“Psychology and Intractability: Theory Informing Practice”
held in Medford, MA, USA
on February 4, 2013.
The one day meeting in February 2013 at The Fletcher School of Law and Diplomacy at Tufts University brought together theorists from psychology and practitioners in conflict resolution. The purpose was to begin an exploration of what can be learned from recent research in psychology about approaches to conflict intractability. Intractable conflicts are those that seem irresolvable; even though possible solutions can be imagined, the disputing parties are stuck and unable to move to any agreement.
Two significant points emerged from this preliminary discussion. The first is that the conflict resolution field should be much more systematic about collecting data on what "works" to resolve political conflict, rather than focusing on why processes do not work. The second is that the dynamics in conflicts about which psychology could be helpful include questions of justice, sacred values, and identity. As one participant stated, we should be looking for insights into the "degrees of freedom" around these questions. For example, what is it that allows people, despite having sacred values, to make them pseudo-sacred or to bend on them? What is it about the thirst for revenge that could be satisfied short of tit for tat bloodshed? What is it about group psychology, group preference, tribalism that is plastic enough to move from exclusive to inclusive identities? Many suggestions were made about existing literature on these topics, with a commitment from several members of the group to continue the exploration.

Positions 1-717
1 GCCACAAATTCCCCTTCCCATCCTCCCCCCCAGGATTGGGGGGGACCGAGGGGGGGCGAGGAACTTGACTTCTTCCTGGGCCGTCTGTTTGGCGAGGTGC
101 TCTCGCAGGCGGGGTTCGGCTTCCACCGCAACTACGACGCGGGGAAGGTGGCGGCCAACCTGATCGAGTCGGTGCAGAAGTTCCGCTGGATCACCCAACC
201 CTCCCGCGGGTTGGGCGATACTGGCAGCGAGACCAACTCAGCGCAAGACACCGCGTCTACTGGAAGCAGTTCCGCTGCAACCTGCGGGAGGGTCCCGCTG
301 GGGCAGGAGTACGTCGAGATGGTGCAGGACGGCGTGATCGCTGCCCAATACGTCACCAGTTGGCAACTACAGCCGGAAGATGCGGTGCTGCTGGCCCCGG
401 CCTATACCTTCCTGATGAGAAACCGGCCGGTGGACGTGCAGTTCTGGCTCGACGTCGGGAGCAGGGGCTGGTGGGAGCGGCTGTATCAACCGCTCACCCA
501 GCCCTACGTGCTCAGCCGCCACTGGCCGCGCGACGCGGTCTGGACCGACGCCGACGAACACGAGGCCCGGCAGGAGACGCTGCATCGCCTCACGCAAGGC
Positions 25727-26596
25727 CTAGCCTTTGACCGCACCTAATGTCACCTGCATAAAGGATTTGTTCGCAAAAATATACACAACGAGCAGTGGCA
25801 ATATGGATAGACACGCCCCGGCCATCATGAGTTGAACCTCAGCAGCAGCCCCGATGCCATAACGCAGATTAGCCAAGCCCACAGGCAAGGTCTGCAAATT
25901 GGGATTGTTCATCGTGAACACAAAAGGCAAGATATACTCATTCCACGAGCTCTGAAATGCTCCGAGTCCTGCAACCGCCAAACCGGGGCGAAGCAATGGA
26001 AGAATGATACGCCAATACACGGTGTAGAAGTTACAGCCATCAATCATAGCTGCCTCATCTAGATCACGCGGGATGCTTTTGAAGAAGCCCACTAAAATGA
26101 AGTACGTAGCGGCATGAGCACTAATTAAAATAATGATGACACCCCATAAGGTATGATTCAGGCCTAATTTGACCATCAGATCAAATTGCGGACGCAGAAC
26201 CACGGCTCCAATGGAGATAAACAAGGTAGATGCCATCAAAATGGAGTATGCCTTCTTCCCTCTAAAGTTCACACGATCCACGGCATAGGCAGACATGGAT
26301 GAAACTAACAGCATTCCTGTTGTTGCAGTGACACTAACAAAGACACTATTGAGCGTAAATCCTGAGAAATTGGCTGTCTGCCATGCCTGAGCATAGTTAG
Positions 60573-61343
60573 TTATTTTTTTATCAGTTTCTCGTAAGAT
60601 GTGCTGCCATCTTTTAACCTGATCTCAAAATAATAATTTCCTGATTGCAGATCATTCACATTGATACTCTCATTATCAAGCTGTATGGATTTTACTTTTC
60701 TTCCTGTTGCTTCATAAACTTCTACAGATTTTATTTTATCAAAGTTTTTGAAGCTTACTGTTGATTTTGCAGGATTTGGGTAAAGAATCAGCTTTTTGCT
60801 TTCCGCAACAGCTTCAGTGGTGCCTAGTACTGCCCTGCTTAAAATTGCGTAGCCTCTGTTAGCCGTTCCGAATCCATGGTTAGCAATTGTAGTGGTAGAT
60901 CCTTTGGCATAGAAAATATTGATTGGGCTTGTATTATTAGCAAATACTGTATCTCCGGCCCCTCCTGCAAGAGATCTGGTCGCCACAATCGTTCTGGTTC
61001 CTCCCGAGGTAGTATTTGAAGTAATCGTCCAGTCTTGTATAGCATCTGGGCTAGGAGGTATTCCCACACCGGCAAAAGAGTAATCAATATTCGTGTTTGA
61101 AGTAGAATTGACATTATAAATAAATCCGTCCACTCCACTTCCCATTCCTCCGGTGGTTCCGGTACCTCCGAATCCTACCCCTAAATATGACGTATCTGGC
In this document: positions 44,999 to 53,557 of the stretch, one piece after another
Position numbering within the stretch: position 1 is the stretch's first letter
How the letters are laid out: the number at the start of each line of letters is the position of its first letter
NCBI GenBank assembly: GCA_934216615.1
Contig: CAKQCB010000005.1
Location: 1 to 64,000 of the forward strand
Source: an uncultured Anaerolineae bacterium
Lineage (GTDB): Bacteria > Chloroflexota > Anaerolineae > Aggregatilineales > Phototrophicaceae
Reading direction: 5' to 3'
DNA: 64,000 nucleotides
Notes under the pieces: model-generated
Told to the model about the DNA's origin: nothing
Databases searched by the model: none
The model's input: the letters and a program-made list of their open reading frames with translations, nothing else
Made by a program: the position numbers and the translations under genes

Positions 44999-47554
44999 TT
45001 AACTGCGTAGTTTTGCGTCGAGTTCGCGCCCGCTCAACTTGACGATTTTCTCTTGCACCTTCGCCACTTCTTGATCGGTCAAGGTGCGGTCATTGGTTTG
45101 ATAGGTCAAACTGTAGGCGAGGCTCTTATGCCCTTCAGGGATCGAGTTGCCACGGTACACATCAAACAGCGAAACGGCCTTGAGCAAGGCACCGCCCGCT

Past REAP Workshops